The sequence and timing of reconstruction after Katrina in New Orleans with actual experience (solid lines) and sample indicators for the first year along a logarithmic time line of weeks after the disaster. The long-term projections (dashed lines) are based on an emergency period of 6 weeks, a restoration period of 45 weeks, and a 10-fold historical experience for reconstruction.

The sequence and timing of reconstruction after Katrina in New Orleans with actual experience (solid lines) and sample indicators for the first year along a logarithmic time line of weeks after the disaster. The long-term projections (dashed lines) are based on an emergency period of 6 weeks, a restoration period of 45 weeks, and a 10-fold historical experience for reconstruction.
–– Reconstruction of New Orleans after Hurricane Katrina: A research perspective | PNAS (2006)

 

This complex effort can take a long time. Jordan and Javernick-Will observe that,  

An additional challenge is that the timescale of recovery is not clear. It is difficult to determine the appropriate timeframe to measure recovery. Sustainable recovery may take years, and therefore measurements of recovery and post-disaster capacity must be taken throughout time until well after a disaster has occurred.

–– Measuring Community Resilience and Recovery: A Content Analysis of Indicators, pg. 2191

Any effort of such complexity, taking place over an extended time, requires that all actors taking part share measurable indicators of progress:

… Measuring and communicating the progress of recovery increases public confidence in the recovery process by promoting transparency, accountability, and efficiency. It enables local leadership to identify ongoing recovery needs and engages partners in providing assistance and problem resolution.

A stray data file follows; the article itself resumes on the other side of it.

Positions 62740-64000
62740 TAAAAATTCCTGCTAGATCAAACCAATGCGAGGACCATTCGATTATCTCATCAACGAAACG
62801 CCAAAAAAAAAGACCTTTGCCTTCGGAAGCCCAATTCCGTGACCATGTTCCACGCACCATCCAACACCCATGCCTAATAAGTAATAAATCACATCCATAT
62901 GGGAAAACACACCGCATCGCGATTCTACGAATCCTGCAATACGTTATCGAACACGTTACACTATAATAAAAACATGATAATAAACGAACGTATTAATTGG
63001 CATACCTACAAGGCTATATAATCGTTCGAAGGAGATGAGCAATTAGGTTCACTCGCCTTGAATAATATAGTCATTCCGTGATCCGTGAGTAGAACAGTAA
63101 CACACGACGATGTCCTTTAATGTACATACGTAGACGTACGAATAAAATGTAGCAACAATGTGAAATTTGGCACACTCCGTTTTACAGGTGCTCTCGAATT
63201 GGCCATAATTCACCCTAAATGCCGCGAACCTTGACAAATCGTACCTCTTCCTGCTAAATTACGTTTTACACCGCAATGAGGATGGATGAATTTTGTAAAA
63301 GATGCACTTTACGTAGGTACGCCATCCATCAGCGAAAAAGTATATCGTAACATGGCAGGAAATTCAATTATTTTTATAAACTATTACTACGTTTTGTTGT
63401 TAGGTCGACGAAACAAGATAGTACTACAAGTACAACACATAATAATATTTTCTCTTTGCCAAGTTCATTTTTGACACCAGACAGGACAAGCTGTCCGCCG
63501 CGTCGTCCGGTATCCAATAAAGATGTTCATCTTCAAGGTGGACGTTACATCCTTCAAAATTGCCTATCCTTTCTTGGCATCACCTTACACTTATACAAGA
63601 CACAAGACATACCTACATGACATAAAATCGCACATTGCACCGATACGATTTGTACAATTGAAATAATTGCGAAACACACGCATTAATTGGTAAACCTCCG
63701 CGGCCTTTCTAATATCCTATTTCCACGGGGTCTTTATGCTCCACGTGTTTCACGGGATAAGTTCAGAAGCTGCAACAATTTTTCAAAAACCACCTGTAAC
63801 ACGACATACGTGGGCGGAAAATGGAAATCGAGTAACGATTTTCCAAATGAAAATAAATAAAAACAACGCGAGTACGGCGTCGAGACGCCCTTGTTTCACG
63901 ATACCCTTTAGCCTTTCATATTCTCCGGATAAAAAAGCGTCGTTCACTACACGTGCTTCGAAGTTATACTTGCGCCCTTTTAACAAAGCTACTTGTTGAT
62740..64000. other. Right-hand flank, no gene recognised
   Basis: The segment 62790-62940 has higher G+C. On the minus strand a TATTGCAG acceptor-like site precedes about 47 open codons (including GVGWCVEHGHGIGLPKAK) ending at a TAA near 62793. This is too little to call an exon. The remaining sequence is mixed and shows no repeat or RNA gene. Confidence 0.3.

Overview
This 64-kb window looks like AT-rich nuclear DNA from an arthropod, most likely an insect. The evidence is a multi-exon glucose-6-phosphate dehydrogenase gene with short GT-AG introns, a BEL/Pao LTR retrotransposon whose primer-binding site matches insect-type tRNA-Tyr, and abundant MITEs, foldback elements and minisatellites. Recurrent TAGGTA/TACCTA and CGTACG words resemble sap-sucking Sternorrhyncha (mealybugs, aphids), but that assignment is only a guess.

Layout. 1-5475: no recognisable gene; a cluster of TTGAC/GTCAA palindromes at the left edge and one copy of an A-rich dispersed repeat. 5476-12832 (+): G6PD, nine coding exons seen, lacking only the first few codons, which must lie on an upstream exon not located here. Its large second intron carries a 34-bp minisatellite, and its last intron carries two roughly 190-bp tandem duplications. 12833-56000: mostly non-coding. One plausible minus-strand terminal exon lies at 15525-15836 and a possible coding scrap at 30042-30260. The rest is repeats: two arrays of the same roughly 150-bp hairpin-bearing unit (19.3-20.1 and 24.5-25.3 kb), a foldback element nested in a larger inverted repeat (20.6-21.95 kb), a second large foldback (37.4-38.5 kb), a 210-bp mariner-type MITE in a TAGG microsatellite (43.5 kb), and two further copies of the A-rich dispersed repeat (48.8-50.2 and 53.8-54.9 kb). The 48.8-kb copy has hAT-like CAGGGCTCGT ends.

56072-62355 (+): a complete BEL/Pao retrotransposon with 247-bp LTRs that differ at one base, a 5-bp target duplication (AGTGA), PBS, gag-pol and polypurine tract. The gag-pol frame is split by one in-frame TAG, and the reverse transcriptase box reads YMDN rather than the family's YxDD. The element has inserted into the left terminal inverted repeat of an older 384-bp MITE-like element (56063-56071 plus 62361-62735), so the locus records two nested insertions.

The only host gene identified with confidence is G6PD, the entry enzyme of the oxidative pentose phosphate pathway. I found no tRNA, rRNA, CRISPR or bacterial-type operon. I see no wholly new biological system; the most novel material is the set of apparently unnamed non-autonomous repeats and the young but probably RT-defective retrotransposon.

–– National Disaster Recovery Framework, pg. 50

We at Creative Crisis Leadership are dedicated to easing community recovery with pre-disaster preparedness through our community workshops. Our mission is to increase social resilience, which is about helping individuals and communities recover better and faster. As a member of the disaster recovery theater, we have an obligation to measure whether our work is truly effective.

If you are interested in working or partnering with us to develop measures of learning outcomes, recovery or social resilience, or further other aims of our research program, please get in touch.

To celebrate the thanks of Thanksgiving and Giving Tuesday, today, we give a very special thanks to the participants in our Research Roundtables, and our research colleagues, especially: Zeno Franco, Jasmine Qin, Joe Lasley, Daniel Aldrich, Duncan Shaw, and Louise Comfort.

 


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We thank you for all that you give.


 

Eight wishes for 2023!

 

On the eighth day of Thanks and Giving, we give to you … eight wishes for 2023!

  1. We wish for no disasters to happen so no one has to suffer pain and loss.
  2. We wish for all communities to be socially resilient so they recover faster and better from disaster.
  3. We wish for everyone to act, improvise and overcome together in crisis so our work is complete.
  4. We wish for more talent and time on our team so we can help more communities prepare to be unprepared.
  5. We wish for us to complete the Twelve Days of Thanks and Giving quickly after our holiday break so we can apply what we’ve learned to grow our impact.